enviroleather

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Glossary

Textile Terms

Embossing or Debossing – Method of imparting a pattern to the surface of a material. Embossed dies, metal rolls, or paper are used to transfer grain patterns onto coated fabrics with heat and pressure. An embossed pattern is raised against the background, while a debossed pattern is sunken into the surface of the material

Printing – Process where faux leathers are surface printed with patterns. There are 3 primary ways of achieving this:

  • Gravure printing from embossed metal roll
  • Transfer printing from embossed paper
  • Digital printing from a digital image directly to the material

Leather – Leather is made from skins of cattle, goats, and pigs through a chemical process. Aniline is the most natural looking, flexible, feels like soft skin but is less resistant to soiling and scratching. Semi-aniline has a light polyurethane surface coating to give some protection. Protected or pigmented is the most durable and has a heavier pigmented urethane coating. The result is a stiffer, plastic feel that is not as pliable as aniline.

There are several types of leather grains and looks: 

Full: Leather that has not been sanded or buffed
Corrected: Abrade off imperfections and then emboss with a decorative grain pattern
Split: Low quality leather is cut and embossed. Low cost and not durable.
Antique: A contrasting top coat is applied to mimic a “worn” look
Nubuck: Lightly abraded on surface to create a fine, velvet like surface
Pull-up: Lightens in color when stretched to give a worn effect
Suede: Split leather that has been abraded to create a nap surface

Faux (Synthetic) Leather – A coated fabric manufactured to look and feel like natural leather. Typically constructed of a polymer skin (PVC vinyl, polyurethane, TPE) coated onto a textile backing (polyester, cotton, nylon, rayon)

Woven – A textile fabric that is created by weaving two or more sets of yarns interlaced at right angles to each other.

Knit – Unlike woven fabric, knitted fabric consists entirely of parallel courses of yarn. The courses are joined to each other by interlocking loops in which a short loop of one course of yarn is wrapped over the bight of another course. It can be constructed in the round (circular knitting), or by going back and forth in rows.

Non-Woven – Nonwoven fabrics are broadly defined as sheet or web structures bonded together by entangling fibers filaments, or films mechanically, thermally, or chemically. They are flat, porous sheets or fabrics that are made directly from separate fibers or from molten plastic or plastic film. Faux Leathers are not considered non-wovens.

Warp – Machine direction

Weft (Fill) – Cross machine direction

Fibers – Natural (derived from animals or plants)

  • Cotton
  • Linen
  • Silk
  • Wool, Cashmere, Mohair
  • Rayon
  • Bamboo
  • Hemp

Synthetic (derived from petroleum)

  • Acrylic
  • Polyester
  • Nylon
  • Acetate
  • Olefin (Polypropylene)
  • Spandex (Lycra)

Cleaning Code – Voluntary standards for furniture upholstery cleanability. Used as a guide for spot removal and for overall cleaning.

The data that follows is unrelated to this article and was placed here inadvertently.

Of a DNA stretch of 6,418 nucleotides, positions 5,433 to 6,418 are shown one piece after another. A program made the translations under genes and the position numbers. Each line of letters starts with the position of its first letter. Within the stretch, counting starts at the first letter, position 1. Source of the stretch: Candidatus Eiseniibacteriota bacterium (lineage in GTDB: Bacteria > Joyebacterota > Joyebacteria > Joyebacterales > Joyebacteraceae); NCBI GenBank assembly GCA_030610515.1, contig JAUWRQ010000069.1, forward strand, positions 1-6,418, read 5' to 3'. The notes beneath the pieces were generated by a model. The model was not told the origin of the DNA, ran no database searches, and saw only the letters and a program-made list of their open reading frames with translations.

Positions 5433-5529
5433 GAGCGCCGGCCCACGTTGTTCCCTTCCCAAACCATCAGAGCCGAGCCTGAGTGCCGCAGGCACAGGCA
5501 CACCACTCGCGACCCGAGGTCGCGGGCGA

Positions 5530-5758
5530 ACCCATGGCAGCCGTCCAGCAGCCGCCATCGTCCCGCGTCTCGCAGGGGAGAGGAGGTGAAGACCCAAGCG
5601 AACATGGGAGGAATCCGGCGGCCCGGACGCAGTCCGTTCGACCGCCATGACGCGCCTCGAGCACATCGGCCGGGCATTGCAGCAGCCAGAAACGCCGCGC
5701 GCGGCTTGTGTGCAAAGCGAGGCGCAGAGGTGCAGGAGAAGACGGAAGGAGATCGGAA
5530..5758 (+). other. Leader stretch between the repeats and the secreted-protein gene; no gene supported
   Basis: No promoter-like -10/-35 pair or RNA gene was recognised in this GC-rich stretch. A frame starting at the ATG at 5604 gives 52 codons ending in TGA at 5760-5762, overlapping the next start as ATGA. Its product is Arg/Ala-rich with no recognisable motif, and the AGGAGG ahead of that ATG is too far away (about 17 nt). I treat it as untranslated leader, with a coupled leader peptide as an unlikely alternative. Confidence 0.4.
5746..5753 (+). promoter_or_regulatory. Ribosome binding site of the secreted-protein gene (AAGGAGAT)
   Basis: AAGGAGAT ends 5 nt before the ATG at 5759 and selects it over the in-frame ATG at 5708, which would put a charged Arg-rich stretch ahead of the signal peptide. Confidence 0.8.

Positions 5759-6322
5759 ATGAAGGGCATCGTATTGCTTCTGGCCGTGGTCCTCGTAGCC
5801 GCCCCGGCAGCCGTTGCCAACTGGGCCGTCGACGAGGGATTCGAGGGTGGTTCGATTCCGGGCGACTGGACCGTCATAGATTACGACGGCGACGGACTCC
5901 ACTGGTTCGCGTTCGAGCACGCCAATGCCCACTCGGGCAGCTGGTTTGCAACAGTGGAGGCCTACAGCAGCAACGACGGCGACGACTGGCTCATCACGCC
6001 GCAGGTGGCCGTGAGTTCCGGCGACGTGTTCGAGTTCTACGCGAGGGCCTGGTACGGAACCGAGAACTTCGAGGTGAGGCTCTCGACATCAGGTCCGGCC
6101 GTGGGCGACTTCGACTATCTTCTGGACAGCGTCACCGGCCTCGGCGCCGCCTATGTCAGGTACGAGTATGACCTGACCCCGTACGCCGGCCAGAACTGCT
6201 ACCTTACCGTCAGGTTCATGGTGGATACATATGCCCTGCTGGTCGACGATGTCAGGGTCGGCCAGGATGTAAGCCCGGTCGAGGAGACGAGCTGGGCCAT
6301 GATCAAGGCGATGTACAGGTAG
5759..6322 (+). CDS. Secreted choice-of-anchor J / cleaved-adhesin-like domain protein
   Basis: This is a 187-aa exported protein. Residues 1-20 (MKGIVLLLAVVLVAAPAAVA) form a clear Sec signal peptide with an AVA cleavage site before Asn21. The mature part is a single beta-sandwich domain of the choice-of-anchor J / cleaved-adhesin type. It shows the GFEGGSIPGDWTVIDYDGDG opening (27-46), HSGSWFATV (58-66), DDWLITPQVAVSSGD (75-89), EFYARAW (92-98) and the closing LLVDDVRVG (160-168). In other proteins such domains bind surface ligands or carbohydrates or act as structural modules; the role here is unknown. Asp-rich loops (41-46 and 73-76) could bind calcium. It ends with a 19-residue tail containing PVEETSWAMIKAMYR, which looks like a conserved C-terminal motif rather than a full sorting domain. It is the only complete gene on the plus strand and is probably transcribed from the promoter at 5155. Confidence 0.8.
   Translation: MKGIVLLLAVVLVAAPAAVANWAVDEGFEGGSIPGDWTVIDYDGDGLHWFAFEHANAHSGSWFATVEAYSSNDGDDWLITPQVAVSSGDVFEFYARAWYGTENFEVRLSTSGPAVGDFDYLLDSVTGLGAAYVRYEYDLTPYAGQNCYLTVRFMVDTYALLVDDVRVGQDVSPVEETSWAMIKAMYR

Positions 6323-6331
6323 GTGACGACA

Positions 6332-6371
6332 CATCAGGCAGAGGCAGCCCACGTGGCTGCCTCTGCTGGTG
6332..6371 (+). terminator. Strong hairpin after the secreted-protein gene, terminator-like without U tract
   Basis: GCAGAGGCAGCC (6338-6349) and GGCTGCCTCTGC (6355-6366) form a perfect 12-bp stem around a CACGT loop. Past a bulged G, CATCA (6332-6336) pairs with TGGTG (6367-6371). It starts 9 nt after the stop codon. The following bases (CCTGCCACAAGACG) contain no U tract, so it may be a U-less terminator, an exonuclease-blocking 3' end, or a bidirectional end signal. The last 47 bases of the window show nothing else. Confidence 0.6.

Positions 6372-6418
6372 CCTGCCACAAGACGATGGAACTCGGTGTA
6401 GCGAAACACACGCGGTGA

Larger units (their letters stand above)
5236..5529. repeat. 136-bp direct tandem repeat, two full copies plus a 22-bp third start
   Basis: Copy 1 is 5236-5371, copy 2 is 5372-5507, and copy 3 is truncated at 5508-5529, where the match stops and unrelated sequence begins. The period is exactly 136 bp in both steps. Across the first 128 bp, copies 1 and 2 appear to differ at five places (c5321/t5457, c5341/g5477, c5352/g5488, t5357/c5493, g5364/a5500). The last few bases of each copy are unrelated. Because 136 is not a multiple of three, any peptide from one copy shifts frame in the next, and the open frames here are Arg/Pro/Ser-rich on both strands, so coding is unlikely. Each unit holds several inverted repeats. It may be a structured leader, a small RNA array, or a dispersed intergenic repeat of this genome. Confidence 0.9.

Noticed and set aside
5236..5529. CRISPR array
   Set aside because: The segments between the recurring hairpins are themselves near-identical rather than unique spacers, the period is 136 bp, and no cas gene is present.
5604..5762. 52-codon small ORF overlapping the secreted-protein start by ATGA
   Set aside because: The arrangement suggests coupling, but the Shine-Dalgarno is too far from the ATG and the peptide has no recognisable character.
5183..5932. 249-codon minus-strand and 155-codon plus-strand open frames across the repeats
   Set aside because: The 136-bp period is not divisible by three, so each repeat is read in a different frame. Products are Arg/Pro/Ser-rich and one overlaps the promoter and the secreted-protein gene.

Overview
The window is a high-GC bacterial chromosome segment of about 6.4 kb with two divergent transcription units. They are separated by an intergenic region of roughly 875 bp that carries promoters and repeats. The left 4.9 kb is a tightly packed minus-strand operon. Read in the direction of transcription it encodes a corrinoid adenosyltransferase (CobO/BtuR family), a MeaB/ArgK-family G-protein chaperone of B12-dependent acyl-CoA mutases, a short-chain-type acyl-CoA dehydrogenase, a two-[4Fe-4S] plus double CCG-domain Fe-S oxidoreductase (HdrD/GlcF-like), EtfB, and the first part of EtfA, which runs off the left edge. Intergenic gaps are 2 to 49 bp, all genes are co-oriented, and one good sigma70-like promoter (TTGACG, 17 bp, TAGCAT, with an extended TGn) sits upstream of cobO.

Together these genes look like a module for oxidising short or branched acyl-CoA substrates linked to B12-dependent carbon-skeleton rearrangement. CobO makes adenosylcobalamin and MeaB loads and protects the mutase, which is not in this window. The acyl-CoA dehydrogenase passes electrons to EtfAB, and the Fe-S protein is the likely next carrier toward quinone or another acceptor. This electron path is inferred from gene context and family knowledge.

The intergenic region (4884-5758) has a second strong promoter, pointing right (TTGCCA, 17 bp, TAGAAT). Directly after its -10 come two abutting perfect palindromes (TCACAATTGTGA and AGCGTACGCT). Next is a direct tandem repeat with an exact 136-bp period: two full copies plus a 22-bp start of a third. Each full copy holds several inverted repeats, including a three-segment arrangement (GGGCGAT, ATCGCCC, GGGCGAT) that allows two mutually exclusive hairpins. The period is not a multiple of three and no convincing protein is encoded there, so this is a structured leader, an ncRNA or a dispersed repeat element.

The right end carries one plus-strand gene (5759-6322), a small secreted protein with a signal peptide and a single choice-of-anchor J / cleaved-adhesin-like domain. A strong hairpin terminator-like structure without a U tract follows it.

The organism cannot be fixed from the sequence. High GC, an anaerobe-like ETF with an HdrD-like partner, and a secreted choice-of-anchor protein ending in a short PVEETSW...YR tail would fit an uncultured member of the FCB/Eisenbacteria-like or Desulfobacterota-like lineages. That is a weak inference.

W--use water-based cleaner.
S--use solvent-based cleaner.
WS--use water-based cleaner onwater based stains, and solvent-based cleaners on oil-based stains.

Railroaded – The term railroading refers to the layout of the fabric on a piece of furniture in relation to the way it is woven at the fabric mill. When looking at a railroaded pattern, the filling yarns are in the vertical direction, while the warp yarns are in the horizontal direction.

Put Up – The term used to indicate the way fabric is packaged when it is sold. Most coated fabrics are sold on rolls containing between 30 and 50 yards of fabric.

Repeat – A repeat refers to the length of the pattern before it repeats itself again. Fabrics can have a vertical or horizontal repeat, or both, or none.

Test Terms

Abrasion Resistance – Measure of ability of fabric to hold up to abrasive force against its surface. The most common test for upholstery coated fabrics is the Wyzenbeek wear test. One specimen of approximately 2 x 8 inches in size is cut with the long dimension parallel to the machine direction and tested for resistance to abrasion to a #10 Cotton Duck fabric or a wire mesh, using the Wyzenbeek abrasion wear tester.Test values are shown in thousands of cycles. Test Method: ASTM D 4157. The ACT standard for commercial upholstery is 50,000 cycles. Other tests sometimes used are Martindale abrasion and Taber abrasion.

Adhesion of Coating – The adhesion test is used to determine the force or pull necessary to separate a coating from its fabric backing. The measurement is pounds of resistance per inch. Test Method: ASTM D 751-06. The ACT standard for coated fabrics is 3 lb/in minimum.

Anti-microbial – The treatment of fabrics to impart resistance to bacterial and fungal growth.

CAL 01350 VOC Emission Test – A stringent test method that measures the amount and type of volatile organic compounds emitted by furniture upholstery fabric in a controlled air space to simulate a building or classroom environment. It is intended to help reduce the impact of building materials on indoor air quality and health. GREENGUARD® Gold™ certified products, and products certified with SCS Indoor Advantage and Indoor Advantage Gold comply with CA Section 01350 indoor air quality requirements.

Chemical resistance – Test method ASTM D1308-2 measures any detrimental surface effect (discoloration, cracking, etc) when a variety of chemicals, cleaners and agents are applied to the surface of the material